Aloft's JP Krause on why Casa Bonita rules
But he hadn't fallen entirely in love with San Diego, so when he got wind that a new restaurant, Summit, was opening at the Broadmoor Hotel in Colorado Springs, he jumped at the opportunity to return to his roots. "It was an awesome experience," recalls Krause, who worked under Rollie Wesson, Jacques Pépin's son-in-law. "There was a two-month training program in place before Summit opened, and Rollie couldn't have been more willing to put himself out there. He's the kind of chef who's so willing to share his knowledge, and he spent a ton of time showing me everything he knew. He expected the best, and I did my best to give it to him." Krause even had the opportunity to spend a few days in the kitchen with Pépin himself: "Cooking with him was always one of those pinch-yourself moments, and his advice was always amazing," he says.
While he was behind the burners at Summit, Krause met a girl, went on one coffee date and promptly got hitched...in Poland, before moving back to Colorado and securing a banquet-chef position at the downtown Westin, where he cooked for five years, eventually moving up the ladder to the head of garde manger. "I loved that job, but after five years, it was time to do something different," he says. "It was time to move on." And the opportunity that awaited him -- the exec-chef position at Aloft -- "just felt right. I have the opportunity to cook and learn a lot of front-of-the-house stuff, which is important to me, and the owners have given me the chance to do some really creative, chef-driven things in a fun, modern setting. Yes, it's a bar menu, but we're working really hard to get the food up to speed, and it's ever-evolving, so I have a lot of freedom." In the following interview, Krause extols the virtues of Casa Bonita, takes aim at restaurants that misrepresent where their food comes from, and explains why Anthony Bourdain deserves more credit than he gets.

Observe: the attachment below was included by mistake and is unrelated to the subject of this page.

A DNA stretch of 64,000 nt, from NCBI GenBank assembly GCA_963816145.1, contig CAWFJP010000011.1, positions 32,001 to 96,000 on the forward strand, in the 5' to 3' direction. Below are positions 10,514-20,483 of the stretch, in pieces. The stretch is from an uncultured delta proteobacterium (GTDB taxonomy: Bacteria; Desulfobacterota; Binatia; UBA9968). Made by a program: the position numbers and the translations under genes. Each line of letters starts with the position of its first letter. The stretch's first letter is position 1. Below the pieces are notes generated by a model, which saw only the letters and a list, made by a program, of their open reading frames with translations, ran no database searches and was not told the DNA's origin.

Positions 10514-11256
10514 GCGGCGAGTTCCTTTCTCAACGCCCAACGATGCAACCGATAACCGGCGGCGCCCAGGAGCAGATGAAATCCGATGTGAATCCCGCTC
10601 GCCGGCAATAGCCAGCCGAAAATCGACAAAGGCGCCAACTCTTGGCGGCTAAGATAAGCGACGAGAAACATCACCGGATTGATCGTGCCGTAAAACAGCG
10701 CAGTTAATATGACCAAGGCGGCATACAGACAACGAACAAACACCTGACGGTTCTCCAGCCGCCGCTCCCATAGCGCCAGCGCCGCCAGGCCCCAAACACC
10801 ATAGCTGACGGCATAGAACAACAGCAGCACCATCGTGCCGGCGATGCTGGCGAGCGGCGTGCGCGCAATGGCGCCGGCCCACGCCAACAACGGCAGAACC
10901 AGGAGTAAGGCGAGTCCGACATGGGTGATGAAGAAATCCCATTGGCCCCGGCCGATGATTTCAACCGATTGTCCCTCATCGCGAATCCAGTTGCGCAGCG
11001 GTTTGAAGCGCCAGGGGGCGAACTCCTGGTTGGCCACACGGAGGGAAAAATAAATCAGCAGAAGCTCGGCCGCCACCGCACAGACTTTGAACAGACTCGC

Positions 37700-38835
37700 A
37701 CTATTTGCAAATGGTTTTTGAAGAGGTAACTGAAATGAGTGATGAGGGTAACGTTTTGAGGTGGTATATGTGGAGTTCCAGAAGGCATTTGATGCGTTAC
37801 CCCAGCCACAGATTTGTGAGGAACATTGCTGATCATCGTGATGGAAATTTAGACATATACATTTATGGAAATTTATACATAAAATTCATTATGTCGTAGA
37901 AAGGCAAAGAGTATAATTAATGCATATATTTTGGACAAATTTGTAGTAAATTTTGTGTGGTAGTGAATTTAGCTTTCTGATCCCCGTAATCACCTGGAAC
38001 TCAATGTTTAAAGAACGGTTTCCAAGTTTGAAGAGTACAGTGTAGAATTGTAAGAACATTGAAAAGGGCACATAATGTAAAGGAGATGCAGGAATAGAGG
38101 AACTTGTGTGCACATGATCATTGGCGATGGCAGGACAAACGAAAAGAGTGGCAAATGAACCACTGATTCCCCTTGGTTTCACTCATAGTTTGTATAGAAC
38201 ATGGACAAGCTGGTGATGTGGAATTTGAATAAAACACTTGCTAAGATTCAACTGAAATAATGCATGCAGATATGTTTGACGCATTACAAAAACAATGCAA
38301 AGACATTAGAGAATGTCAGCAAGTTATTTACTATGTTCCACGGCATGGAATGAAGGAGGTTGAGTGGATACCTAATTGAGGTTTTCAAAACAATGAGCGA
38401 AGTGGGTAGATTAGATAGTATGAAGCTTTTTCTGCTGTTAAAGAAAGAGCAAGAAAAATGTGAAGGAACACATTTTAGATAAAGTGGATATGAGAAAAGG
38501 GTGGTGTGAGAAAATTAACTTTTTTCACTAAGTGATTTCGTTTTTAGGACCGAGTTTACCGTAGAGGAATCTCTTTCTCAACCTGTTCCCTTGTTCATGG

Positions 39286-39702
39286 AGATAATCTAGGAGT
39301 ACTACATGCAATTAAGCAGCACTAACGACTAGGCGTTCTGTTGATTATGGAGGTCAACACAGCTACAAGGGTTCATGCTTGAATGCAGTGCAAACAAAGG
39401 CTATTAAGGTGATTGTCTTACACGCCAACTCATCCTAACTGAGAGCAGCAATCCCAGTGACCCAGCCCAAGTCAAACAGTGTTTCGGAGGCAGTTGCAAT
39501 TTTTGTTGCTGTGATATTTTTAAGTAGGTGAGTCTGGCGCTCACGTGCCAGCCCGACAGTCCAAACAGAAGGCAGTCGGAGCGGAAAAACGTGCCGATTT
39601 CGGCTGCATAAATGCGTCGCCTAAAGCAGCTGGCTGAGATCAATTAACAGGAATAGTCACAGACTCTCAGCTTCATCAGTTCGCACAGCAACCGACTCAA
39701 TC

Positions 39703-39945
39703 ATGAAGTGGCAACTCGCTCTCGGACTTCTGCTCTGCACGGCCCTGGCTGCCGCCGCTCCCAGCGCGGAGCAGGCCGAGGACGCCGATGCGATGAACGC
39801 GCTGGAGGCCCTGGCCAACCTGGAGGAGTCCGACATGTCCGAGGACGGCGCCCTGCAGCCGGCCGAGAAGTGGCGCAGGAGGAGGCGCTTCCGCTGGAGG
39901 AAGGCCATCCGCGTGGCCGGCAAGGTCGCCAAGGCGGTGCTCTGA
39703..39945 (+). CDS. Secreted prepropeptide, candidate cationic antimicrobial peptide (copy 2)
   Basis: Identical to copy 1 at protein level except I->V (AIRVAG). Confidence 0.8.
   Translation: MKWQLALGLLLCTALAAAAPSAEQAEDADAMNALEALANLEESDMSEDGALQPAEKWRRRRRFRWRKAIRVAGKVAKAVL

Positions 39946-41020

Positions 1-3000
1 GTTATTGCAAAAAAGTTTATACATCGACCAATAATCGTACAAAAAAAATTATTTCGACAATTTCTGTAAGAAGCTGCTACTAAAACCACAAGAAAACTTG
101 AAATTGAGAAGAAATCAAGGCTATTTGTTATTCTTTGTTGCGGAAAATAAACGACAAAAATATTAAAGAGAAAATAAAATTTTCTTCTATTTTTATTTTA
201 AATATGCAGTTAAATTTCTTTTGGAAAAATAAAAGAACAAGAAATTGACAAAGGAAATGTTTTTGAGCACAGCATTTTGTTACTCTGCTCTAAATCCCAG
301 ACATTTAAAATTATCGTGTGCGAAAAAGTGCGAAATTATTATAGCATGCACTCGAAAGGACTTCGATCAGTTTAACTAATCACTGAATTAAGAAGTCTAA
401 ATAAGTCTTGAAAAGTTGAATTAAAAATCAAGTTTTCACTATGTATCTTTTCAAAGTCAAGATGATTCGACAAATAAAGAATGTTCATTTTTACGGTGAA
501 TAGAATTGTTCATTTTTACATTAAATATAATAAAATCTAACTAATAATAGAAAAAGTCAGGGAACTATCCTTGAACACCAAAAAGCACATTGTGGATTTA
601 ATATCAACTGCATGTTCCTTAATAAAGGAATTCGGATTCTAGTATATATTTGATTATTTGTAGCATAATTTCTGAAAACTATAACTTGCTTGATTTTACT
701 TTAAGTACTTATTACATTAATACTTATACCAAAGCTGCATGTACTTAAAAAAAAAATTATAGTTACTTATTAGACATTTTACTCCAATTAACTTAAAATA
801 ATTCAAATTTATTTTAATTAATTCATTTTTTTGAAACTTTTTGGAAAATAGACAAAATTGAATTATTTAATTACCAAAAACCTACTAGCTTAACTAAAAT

Six words to describe your food: Fun, simple, social, fresh, exciting and honest.
Ten words to describe you: Family man, strong in my beliefs, positive and excited about life.
What are your ingredient obsessions? Potatoes. My wife is Polish, and she loves potatoes, so when I spent time in Poland, I had to learn the right way to make them. Of course, there are a million preparations for potatoes, but only my mother-in-law's way is correct at our house. Since she taught me so much, I've loved sharing her skills with my staff, as well. I'm also obsessed with celery root, broccolini, blood oranges and beets. They're so relative of the season in which they grow, and they lend themselves to so many flavors. How could you not love them?
What are your kitchen-tool obsessions? I'm obsessed with the soda stream. I use it at home all the time, and now I have sparkling water, root beer and Coke Zero all at my fingertips. It's the most eco-friendly way to drink soda, without all the waste. Although I don't endorse drinking soda, once in a while it's good.
Most underrated ingredient: I love the smell and the quiet licorice taste of fresh tarragon. Next time you make mac and cheese, put a little in there and you'll see that even that small change goes a long way. It's also really great in tuna salad for a quick and healthy snack.